Hailing from Hyderabad, India, I traveled to many cities around the country gaining different experiences and growing up with different cultures. Coming from a family of doctors and engineers, I broke the trend and found my passion for urban planning and design. To hone my skills I pursued my undergraduate studies at the Center for Environmental Planning and Technology, Gujarat, India and moved on to obtain my master's degree from Delft University of Technology, Netherlands.
I believe a city is shaped by its transportation system. Today, approaches to transportation play an important role in the sustainable development of economies. A strong transportation system ensures a better quality of life for both urban areas and their surroundings. Therefore, I believe transportation strategies should be based on the three pillars of sustainability (Social, Economic, and Environmental factors) and that people are the key to city plans. Their needs are the base on which the pillars of sustainability stand. During my bachelors, I developed a keen interest in sustainable mobility solutions for today’s issues through personal mobility systems.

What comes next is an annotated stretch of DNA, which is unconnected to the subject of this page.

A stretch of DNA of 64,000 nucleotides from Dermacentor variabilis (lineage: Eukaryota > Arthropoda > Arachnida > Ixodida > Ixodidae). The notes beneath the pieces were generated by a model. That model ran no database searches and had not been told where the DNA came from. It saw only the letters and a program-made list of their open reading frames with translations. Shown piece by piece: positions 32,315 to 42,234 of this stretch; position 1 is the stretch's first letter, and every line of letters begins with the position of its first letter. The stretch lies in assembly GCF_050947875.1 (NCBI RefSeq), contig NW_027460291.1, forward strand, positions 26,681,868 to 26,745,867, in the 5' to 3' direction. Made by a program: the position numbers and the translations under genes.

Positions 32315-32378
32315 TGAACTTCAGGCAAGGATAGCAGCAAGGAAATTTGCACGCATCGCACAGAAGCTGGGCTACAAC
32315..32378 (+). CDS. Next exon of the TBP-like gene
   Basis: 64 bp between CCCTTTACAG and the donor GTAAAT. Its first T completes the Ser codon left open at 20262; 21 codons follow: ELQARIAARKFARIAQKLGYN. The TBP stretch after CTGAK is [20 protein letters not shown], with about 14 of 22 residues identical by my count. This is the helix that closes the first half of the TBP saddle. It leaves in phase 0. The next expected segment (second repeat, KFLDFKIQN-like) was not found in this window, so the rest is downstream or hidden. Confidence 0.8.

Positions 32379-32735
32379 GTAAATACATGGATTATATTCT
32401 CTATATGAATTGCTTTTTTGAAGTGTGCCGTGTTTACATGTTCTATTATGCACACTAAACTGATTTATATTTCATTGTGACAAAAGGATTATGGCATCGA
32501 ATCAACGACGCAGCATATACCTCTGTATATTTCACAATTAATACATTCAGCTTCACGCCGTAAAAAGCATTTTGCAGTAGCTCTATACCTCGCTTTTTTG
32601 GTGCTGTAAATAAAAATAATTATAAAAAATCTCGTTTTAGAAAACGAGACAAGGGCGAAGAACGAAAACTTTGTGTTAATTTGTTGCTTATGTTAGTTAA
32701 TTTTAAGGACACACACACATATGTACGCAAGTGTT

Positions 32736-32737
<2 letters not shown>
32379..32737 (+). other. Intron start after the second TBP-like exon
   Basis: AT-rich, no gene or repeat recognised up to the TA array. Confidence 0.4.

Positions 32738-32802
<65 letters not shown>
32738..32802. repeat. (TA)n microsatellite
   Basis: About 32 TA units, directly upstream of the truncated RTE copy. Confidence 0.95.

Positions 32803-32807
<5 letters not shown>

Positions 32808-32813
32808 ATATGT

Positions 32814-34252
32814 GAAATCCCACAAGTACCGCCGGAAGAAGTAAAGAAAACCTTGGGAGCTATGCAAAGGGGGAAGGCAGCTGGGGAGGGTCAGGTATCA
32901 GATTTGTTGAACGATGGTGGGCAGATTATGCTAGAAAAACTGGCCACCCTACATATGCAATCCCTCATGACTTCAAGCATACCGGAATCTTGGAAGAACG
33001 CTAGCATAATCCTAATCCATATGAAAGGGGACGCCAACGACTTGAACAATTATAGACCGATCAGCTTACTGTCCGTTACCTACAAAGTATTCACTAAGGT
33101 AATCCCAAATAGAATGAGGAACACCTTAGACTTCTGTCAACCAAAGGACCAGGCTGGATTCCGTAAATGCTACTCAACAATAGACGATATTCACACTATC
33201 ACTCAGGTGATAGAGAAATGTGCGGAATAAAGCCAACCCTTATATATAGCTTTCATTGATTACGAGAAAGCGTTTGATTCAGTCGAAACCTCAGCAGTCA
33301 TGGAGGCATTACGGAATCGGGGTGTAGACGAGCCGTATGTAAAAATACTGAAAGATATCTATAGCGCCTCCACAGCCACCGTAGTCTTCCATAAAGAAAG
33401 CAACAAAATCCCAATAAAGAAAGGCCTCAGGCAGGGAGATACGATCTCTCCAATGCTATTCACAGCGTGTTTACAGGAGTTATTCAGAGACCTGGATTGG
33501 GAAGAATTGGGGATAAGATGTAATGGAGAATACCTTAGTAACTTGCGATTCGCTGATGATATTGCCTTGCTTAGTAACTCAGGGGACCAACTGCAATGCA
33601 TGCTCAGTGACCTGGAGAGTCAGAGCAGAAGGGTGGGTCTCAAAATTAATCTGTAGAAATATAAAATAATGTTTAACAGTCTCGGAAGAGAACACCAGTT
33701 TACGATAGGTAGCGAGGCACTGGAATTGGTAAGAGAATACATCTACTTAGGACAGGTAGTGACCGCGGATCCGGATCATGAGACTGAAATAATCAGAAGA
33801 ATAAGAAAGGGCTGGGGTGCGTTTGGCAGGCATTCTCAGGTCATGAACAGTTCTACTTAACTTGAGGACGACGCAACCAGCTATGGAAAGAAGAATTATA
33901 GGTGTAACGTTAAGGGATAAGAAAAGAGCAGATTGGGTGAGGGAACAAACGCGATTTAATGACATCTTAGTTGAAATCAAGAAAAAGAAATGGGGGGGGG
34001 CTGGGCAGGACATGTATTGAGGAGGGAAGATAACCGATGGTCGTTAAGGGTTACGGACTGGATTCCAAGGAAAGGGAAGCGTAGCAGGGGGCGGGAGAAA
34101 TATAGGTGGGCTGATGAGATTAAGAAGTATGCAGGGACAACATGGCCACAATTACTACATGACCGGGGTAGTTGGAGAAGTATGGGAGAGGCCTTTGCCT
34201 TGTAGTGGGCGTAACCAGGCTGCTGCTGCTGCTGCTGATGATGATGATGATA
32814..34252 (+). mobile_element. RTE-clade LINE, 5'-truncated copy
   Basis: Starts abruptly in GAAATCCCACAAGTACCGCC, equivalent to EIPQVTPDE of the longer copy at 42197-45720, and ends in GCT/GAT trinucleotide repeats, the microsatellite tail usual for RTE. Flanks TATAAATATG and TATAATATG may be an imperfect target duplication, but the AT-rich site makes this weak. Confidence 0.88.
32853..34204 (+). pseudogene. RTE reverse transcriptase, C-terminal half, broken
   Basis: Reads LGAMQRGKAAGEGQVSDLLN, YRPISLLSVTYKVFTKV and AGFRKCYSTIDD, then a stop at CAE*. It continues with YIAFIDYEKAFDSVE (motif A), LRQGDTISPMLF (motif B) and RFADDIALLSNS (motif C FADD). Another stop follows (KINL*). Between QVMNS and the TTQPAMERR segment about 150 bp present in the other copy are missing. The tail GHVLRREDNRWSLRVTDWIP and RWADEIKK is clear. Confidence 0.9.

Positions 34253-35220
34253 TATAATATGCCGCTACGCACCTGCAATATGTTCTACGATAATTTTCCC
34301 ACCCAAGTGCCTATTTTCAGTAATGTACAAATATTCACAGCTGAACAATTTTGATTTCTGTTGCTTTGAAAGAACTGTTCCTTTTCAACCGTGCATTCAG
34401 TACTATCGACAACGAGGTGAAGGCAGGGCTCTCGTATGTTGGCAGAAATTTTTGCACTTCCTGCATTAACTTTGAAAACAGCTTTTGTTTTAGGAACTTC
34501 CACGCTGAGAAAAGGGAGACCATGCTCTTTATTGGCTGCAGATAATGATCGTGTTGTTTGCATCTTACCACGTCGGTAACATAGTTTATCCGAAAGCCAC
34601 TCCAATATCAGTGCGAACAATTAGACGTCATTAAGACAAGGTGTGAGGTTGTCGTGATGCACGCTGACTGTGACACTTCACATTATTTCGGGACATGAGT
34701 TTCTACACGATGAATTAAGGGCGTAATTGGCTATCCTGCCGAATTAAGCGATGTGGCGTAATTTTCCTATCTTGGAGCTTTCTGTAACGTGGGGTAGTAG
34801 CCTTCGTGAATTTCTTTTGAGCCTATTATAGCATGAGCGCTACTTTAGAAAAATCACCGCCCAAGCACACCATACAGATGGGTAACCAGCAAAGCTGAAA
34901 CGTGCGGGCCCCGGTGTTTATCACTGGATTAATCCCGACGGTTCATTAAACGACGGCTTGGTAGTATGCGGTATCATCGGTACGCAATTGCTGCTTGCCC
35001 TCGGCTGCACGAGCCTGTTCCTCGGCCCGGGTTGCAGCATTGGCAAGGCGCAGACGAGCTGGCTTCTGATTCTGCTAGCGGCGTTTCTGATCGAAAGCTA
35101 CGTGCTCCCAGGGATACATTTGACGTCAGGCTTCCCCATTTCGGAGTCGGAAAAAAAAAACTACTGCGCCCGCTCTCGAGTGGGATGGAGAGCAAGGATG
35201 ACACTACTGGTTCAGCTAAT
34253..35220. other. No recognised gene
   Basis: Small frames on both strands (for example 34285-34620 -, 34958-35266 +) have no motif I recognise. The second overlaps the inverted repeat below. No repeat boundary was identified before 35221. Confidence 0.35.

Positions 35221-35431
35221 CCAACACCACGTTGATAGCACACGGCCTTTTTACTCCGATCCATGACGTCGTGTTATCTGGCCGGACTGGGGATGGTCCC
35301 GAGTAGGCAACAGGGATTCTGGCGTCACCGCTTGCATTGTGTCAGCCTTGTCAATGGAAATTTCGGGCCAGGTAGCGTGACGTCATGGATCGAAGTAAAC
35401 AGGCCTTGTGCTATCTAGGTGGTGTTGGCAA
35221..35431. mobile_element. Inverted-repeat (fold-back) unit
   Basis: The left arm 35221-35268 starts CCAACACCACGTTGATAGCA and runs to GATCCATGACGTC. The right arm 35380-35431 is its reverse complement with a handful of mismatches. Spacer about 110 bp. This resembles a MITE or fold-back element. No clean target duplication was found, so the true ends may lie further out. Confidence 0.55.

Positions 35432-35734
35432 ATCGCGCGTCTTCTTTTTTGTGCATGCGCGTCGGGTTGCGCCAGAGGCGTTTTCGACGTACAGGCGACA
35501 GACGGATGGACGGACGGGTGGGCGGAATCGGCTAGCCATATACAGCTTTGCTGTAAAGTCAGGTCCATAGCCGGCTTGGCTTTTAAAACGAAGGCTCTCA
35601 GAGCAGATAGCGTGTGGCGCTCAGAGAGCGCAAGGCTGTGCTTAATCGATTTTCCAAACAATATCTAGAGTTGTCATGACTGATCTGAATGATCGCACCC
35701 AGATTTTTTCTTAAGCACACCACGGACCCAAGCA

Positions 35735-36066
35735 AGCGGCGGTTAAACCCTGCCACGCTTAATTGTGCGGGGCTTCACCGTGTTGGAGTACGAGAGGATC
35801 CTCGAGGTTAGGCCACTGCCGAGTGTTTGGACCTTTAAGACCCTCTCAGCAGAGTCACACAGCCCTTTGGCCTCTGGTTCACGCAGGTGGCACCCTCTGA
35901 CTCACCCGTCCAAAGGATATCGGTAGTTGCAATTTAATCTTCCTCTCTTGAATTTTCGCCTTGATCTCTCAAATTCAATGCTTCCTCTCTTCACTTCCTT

During my internship at Center for Urban Equity, I worked on the Local Accessibility Plan for Rajkot, India using focused group discussions to understand how people perceive their city and promote sustainability. My interaction with various stakeholders demonstrated how the needs of demographic groups differ. This prompted me to propose accessible basic infrastructure and public transit to shorten travel distances. I then went on to studythe importance of technology in Smart mobility systems through Autonomous Shared Mobility and its impact on cities.
Through the course of my study and internships, the idea of participatory and inclusive urban planning and design strategies captured my interest. My internship at Play the City helps me to understand these strategies with a unique method of city gaming to tackle a wide range of complex issues and find sustainable, user-oriented and transparent solutions for cities.